The solution is to understand both the context of this teaching and other teachings like it. When teaching this prayer, at a later date, to his disciples (Luke 11:2-4ff) his application is that they should have confidence in their Father answering their prayer. Here in Matthew, the context is not a private discipleship session with his disciples, but a public exposition of the Law to the crowds. As we have seen, Jesus is restoring the bar of the law back to its proper place – where the standard is complete perfection comparable to that of the Father Himself. To anyone who was thinking that they could attain righteousness by observing the law, it is as if he is saying, ‘Sure, go ahead if you think you can, but make sure you realise what the law actually requires, and the implications for those who fail to keep every single word.”:

“Do not think that I have come to abolish the Law or the Prophets; I have not come to abolish them but to fulfill them. For truly, I say to you, until heaven and earth pass away, not an iota, not a dot, will pass from the Law until all is accomplished. Therefore whoever relaxes one of the least of these commandments and teaches others to do the same will be called least in the kingdom of heaven, but whoever does them and teaches them will be called great in the kingdom of heaven. For I tell you, unless your righteousness exceeds that of the scribes and Pharisees, you will never enter the kingdom of heaven.” (Matthew 5:17-20)

Jesus’ demands in this sermon are that we must not only be faultless in our keeping of the law, but completely free of hypocrisy in doing so, such that our prayers must be open and transparent and our pledge to God from a clear conscience that we have not sinned. In this sense Jesus’ teaching is what theologians call the ‘first use of the Law’:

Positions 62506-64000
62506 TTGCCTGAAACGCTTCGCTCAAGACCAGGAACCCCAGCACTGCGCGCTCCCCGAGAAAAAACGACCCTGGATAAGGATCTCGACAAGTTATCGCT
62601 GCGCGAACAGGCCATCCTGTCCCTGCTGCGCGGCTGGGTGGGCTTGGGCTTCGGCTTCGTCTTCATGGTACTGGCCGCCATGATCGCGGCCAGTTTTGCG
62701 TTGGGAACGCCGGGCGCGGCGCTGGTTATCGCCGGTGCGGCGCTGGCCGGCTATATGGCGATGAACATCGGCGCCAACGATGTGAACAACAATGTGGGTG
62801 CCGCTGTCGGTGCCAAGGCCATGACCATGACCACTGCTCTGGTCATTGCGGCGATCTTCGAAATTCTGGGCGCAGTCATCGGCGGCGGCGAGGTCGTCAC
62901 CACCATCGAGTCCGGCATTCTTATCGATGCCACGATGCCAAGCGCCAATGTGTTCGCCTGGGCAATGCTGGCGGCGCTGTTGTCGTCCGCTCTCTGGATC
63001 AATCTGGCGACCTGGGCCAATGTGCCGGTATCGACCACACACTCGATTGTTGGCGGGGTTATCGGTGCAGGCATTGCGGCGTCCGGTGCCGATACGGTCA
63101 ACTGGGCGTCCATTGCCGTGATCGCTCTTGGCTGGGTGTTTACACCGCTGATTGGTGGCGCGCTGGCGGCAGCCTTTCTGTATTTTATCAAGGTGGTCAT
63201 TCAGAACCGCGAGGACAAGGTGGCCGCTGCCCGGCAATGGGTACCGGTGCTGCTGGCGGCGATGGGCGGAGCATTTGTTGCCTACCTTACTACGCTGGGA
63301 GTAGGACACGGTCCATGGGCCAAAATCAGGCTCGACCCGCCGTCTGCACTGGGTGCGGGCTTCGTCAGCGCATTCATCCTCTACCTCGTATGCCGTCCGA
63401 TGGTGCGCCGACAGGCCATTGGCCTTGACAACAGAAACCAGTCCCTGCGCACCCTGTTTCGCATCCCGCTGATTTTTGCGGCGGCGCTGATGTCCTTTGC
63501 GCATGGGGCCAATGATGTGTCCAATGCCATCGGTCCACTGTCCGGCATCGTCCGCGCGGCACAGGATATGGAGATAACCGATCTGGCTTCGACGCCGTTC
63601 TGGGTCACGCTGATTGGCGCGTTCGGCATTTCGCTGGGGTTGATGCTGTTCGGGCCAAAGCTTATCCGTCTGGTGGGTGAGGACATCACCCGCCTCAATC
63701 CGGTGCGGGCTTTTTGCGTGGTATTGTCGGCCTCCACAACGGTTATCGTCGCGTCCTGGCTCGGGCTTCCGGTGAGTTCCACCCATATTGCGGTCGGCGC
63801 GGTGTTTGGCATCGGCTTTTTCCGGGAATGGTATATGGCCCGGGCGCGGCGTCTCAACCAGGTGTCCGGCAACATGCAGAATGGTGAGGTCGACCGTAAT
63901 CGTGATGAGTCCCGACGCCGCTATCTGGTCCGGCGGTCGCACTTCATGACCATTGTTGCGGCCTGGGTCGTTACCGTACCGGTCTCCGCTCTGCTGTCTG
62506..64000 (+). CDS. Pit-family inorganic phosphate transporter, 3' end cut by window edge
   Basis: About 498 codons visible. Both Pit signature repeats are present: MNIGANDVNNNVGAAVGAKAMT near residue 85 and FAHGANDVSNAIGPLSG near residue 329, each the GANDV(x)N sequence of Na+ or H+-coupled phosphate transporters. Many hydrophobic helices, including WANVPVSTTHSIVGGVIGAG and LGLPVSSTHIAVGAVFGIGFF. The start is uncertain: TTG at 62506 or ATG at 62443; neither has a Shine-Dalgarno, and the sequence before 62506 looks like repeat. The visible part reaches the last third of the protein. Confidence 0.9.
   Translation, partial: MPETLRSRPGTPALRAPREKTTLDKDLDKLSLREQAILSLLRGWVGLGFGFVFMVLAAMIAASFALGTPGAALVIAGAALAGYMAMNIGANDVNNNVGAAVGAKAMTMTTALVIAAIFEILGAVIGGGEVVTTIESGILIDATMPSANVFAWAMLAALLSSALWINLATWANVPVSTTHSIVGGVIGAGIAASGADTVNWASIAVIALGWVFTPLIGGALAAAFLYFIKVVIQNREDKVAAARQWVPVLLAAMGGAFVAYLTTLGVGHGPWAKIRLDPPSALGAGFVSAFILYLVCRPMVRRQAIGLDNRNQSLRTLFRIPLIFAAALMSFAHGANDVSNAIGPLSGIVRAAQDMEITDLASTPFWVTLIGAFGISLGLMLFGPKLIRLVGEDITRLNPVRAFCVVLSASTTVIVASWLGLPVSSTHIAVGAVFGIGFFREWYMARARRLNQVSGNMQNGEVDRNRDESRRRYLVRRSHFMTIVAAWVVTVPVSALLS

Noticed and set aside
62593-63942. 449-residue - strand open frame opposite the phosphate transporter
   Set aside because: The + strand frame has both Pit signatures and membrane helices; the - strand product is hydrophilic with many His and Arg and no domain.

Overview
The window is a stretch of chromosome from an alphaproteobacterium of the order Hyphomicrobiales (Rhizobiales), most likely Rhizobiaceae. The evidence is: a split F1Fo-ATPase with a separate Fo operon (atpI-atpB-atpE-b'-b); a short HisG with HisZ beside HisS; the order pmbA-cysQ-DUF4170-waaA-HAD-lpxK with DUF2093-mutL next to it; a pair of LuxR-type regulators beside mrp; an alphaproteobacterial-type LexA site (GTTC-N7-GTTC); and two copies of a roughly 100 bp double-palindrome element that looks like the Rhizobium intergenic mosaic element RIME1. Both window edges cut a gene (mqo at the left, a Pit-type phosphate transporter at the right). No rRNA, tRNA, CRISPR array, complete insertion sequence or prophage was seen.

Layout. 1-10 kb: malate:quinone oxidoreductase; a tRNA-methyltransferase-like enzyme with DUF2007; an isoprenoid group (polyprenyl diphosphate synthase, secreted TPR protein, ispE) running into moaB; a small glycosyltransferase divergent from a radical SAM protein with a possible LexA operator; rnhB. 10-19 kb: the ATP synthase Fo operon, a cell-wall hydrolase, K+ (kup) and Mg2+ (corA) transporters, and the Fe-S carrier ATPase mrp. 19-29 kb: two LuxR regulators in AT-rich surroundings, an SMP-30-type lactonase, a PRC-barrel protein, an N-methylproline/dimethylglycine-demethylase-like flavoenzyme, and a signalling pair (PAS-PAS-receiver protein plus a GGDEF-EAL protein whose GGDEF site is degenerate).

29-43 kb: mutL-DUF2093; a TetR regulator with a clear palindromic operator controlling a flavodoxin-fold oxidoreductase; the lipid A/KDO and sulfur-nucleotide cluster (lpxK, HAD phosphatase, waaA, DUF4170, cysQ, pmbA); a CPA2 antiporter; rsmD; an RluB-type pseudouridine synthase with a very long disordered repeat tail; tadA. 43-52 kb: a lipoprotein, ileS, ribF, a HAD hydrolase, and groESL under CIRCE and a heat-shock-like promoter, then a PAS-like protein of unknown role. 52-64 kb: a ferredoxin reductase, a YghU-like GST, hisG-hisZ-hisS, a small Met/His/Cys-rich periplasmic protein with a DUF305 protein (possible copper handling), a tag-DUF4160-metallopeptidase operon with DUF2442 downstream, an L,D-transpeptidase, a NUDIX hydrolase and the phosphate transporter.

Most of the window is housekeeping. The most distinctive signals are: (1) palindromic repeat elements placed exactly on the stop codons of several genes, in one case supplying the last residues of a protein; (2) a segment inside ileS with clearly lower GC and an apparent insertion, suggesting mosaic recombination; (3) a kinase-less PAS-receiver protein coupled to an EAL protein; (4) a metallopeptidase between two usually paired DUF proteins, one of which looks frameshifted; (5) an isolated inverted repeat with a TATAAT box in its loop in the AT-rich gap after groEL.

First use: Judicial. The Law reveals the holiness of God, and by so doing exposes our sin, condemns us to judgement, and drives us to cry out for mercy.

Second use: Civil. The Law provides a restraint on evil – as the legal framework for OT Israel, and as a standard that all other governments are to be held to if they are to rule justly.

Third use: Instructive. For those reconciled to God, the Law reveals the will of God, and is something that they find joy and pleasure in seeking to obey as an expression of their love for God.

The Law’s condition for being forgiven by God is to have a righteousness exceeding the Pharisees, comparable to the Father, as demonstrated in freely forgiving those who sin against us. This is bad news for one who presumes to have a level of righteousness that is acceptable to God, as it is a standard we are unable to rach. To compound it, we are trapped, because under this legal framework we cannot even ask for forgiveness for our failure to forgive! And so the Law has backed us into a corner by exposing the hypocrisy of our own hearts and confirming us as children of wrath. Our only response to this can ever be,